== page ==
There’s a well-known fable involving a scorpion and a frog. The scorpion, keen for nebulous reasons to be on the other side of a river, asks a nearby frog to help out by carrying him over. The frog is dubious. “How do I know you won’t sting me?”, he asks. The scorpion, reasonably, replies that if he did, they would both die. So the frog, naively, agrees to the plan, and inevitably, halfway across, the scorpion stings him. “Why did you do that?” gasps the dying frog. “You know that we’ll both die now!” The scorpion is phlegmatic: “It’s my nature. I can’t change it.”
This charming tale came to mind on Monday, when BBC News managed to find a space in between its wall-to-wall Olympic coverage for some actual news. Said news was a dejected looking Nick Clegg seeming to finally realise the nature of the predatory beast he’d harnessed himself and his party to. He’d called a press conference to announce that the last of the Lib Dems’ central policy planks, the reform of the House of Lords, was to be abandoned in the face of overwhelming opposition not just from Labour, but from the Lib Dems’ own coalition partners/masters, the venomous Conservative Party.
It took Clegg rather longer than that mythic frog to feel the repeated stings his ‘allies’ barbed tail was inflicting on his party’s policies. The Tories granted him his cherished referendum on reforming the electoral system, then despite careful negotiations defeated him at the polls with a hell-for-leather opposition campaign infinitely better funded and organised than that in support of the motion. They allowed him his increase in the income tax lower threshold – while at the same time slashing the top rate of tax for their hyper-rich cronies (sorry, ‘job creators’ – ha!) and rejecting his proposed ‘mansion tax’, a variation on another cherished Lib Dem policy, Land Value Tax. And all this after beginning their marriage of convenience by forcing the Lib Dems to not only abandon their policy of opposing rises to, and trying to abolish, university tuition fees, but actually twisting their arms to tacitly support having the fees trebled.
Yes, the Lib Dems have wrung some small concessions from the Tories (see my previous blog on this), to the extent that Cameron has had to tell the press that he could “govern like a true Tory” if only it weren’t for those pesky Lib Dems, in an attempt to placate his more barking rightwing backbenchers. But to the voting public, those concessions are small fry compared with the formerly compassionate-seeming Lib Dems’ complicity in slashing the Welfare State and laying the groundwork for further privatisation of the much-loved NHS.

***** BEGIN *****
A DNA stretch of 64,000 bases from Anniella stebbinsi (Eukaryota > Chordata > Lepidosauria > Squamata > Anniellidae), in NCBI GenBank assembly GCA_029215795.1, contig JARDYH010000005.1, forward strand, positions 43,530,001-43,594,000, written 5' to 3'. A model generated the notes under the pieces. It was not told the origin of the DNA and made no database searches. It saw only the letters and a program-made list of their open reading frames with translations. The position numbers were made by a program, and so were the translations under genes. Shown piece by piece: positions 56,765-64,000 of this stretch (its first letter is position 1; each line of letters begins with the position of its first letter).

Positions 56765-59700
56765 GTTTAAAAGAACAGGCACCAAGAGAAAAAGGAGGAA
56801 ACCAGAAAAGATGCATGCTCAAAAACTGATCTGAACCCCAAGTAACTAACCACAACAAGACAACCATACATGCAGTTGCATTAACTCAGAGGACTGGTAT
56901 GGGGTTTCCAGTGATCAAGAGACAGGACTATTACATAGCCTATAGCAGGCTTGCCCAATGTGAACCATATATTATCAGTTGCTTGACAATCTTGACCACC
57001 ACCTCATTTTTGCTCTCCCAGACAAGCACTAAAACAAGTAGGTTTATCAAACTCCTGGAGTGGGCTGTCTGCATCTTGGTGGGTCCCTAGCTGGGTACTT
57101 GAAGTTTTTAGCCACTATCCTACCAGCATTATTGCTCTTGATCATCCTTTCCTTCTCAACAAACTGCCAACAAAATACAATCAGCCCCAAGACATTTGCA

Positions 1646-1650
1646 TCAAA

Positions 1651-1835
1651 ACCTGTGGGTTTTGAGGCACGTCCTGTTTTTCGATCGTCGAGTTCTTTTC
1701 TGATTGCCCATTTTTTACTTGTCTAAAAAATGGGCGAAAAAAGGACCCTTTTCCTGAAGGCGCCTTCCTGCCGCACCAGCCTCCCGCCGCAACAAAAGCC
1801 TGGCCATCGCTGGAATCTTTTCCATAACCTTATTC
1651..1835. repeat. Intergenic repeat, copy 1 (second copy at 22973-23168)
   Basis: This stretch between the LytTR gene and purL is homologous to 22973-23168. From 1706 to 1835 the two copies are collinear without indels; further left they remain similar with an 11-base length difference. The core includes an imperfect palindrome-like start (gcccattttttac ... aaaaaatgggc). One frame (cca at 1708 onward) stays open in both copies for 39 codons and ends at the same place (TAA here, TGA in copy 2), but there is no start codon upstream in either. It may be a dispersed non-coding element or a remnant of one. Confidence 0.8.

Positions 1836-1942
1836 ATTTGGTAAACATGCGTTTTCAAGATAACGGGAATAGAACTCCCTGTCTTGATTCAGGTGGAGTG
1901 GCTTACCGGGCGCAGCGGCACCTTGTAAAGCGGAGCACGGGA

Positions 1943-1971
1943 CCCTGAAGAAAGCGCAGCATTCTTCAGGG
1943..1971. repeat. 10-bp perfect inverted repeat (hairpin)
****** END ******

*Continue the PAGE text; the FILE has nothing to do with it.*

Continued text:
And in any case, the public image of the Lib Dems rests primarily on those central planks they’ve been so vocal on in the past – abolition of tuition fees, the reform of the voting system, and the reform of the House of Lords. With the first two well and truly scuppered by their underhand partners, the forced abandonment of Lords reform was the final sting for Clegg, who miserably took to the air to (finally!) condemn the damage his supposed ‘allies’ were doing not just to him, but to their own party and the government of the country as a whole. Finally discovering some balls, he chose to use them in precisely the wrong way, with a childish tit-for-tat gesture that promised to scupper a cherished Tory policy – the electoral boundary review, which, on the face of it, would gain the Tories more seats in a reduced Commons to the detriment of both Labour and the Lib Dems.
The problem is that, in the minds of the voting public, the Lib Dems are most strongly associated with constitutional reform, and with good reason. As my Lib Dem friend Richard explains in his blog, if you’ve lost faith in the political system because you think it’s broken, nothing about it will work properly until it’s fixed. Trouble is, looked at without partisan goggles, the proposed boundary review does seem a fairer way of dividing votes for the British electorate. Clegg himself said in November 2010 that it would mean "correcting fundamental injustices in how people elect their MPs". And it’s less than certain that the Tories would like or benefit from it as much as he seems to think.
So retaliating against the Conservatives by blocking a policy he should by rights be in favour of, and which they may not be as keen on as he thinks, looks, well, a bit silly really. Unfortunately, this is the same kind of political naivete, derived from years spent in opposition, that produced his other great no-win scenario, tuition fees. Like that debacle, he’s damned if he does, and damned if he doesn’t.
If he blocks the boundary changes, he can be seen to be finally standing up to the Tories – but be seen as a hypocrite by many, not least in his own party. If he chooses to retain his integrity and support a constitutional change perfectly in line with his own party’s policies, he’s got nothing in the arsenal left to strike the Tories with, and looks like he’s bent over to let his party get shafted by them for the umpteenth time.
Hindsight is of course a wonderful thing, but I’d say he should have stood firmer ground when the Tory leadership first broke their word and began aggressively campaigning for a ‘no’ vote to the AV referendum. There were any number of cherished Tory policies he could have seriously damaged by withdrawing support back then – the NHS reforms, the welfare reforms, reduction in the top rate of tax – and he might have seriously regained some respect and support for his party in the eyes of the electorate. But they’ve all been passed now, with the tacit or actual support of his party giving them a mandate, and all that’s left to torpedo is a policy that he should, logically, be in favour of.
OK, so what about the other Parliamentary numskulls?